- Associated Press - Thursday, July 9, 2015

OLYMPIA, Wash. (AP) - The Legislature on Thursday approved the final component of a $38.2 billion state operating budget signed by Gov. Jay Inslee last week as the Senate passed a measure delaying full implementation of an expensive class-size initiative.

The chamber passed House Bill 2266 on a 33-11 vote Thursday after a weeklong standoff threatened to blow a hole in that budget. The vote clears the way for lawmakers to adjourn their third legislative session by Friday. While the state operating budget pays for reduction of class sizes from kindergarten through third grade, the bill delays implementation for grades 4-12.

“K-3, we know that is the place we will get the best impact for our children,” said Sen. Bruce Dammeier, R-Puyallup. “It is the place we need to implement first and make sure it’s successful. Then we can decide how to proceed four years from now.”

Sen. Marko Liias, D-Lynnwood, said that he was voting against the measure because he believed that the Legislature wrongly considers class sizes a luxury.

“In reality, I think small class sizes are like the pencils, they’re like the chairs in the school,” he said. “They’re an essential element to our children getting a world class education.”

The new, two-year operating budget signed by Inslee last week assumed savings of $2 billion for the next two years from the suspension of the voter-approved Initiative 1351, but a two-thirds vote of each chamber was required. The House easily passed the measure, but Senate Democrats, who were pushing for a bill dealing with a delay of a graduation requirement, initially withheld their support and the measure failed on the Senate floor last week.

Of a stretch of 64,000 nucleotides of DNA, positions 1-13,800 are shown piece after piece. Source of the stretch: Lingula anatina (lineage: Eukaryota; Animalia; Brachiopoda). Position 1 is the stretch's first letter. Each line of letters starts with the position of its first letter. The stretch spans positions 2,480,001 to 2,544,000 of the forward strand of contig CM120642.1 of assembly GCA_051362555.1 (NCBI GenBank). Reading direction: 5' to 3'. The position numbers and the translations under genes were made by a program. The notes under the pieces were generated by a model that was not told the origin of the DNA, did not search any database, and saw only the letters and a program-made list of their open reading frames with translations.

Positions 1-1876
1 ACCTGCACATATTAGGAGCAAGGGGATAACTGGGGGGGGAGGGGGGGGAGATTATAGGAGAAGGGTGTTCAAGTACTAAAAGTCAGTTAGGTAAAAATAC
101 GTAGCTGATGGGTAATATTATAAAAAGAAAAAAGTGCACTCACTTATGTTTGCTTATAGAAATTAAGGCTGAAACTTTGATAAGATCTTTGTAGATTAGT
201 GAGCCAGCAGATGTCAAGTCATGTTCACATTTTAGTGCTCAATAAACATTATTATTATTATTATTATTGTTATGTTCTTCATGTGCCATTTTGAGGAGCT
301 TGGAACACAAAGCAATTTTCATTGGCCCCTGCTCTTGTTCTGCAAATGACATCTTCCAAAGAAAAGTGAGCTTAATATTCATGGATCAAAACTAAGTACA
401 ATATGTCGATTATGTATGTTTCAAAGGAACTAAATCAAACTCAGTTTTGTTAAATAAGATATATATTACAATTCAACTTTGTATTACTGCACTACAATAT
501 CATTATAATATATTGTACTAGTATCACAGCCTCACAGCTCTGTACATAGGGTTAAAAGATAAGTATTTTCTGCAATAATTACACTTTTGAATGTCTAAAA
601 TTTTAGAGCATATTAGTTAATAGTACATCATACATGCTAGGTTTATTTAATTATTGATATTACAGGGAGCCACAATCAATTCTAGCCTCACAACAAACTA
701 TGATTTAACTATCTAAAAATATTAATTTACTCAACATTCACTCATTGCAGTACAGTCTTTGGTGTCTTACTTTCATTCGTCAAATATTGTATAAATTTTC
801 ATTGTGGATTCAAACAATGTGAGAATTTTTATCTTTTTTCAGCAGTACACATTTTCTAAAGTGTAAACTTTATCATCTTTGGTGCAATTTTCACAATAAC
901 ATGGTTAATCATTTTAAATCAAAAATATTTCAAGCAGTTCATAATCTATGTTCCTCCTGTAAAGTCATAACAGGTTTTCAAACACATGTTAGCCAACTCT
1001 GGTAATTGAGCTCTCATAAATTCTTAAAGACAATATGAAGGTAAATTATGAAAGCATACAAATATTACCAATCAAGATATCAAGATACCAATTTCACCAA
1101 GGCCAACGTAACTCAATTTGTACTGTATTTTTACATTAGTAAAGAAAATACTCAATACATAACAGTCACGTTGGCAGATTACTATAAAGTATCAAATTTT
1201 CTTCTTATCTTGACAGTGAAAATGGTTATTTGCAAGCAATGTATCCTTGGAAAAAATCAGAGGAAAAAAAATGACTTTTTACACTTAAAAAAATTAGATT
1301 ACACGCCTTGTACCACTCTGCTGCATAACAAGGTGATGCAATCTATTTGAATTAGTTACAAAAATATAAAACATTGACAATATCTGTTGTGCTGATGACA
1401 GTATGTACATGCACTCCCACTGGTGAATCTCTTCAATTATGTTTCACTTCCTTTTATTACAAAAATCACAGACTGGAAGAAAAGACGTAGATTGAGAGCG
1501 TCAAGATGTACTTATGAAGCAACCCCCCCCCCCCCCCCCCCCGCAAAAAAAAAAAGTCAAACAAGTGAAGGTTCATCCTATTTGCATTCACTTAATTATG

After negotiations, Republican and Democratic senators reached agreement on the graduation requirement delay, and passed that measure Thursday as well. Senate Bill 6145, which passed on a 39-5 vote, delays a requirement for high school students to pass a high school biology exam for this year and 2016, which helps about 2,000 students at risk of not getting diplomas. Students who did not walk with their graduating class this year, the first year the assessment was required, would still receive a diploma under the measure.

That measure now heads to the House, which is expected to vote on it Friday. The Senate also passed a final component of a $3.9 billion state construction budget. A bonding bill tied to that budget passed the chamber on a 43-1 vote and now heads to the governor.

A few other loose ends remain before the Legislature, including a bonding bill and a spending bill that pays for projects tied to a transportation revenue package passed last week that raises the gas tax over the next two years. Following those final votes, both chambers are expected to adjourn for the year on Friday.

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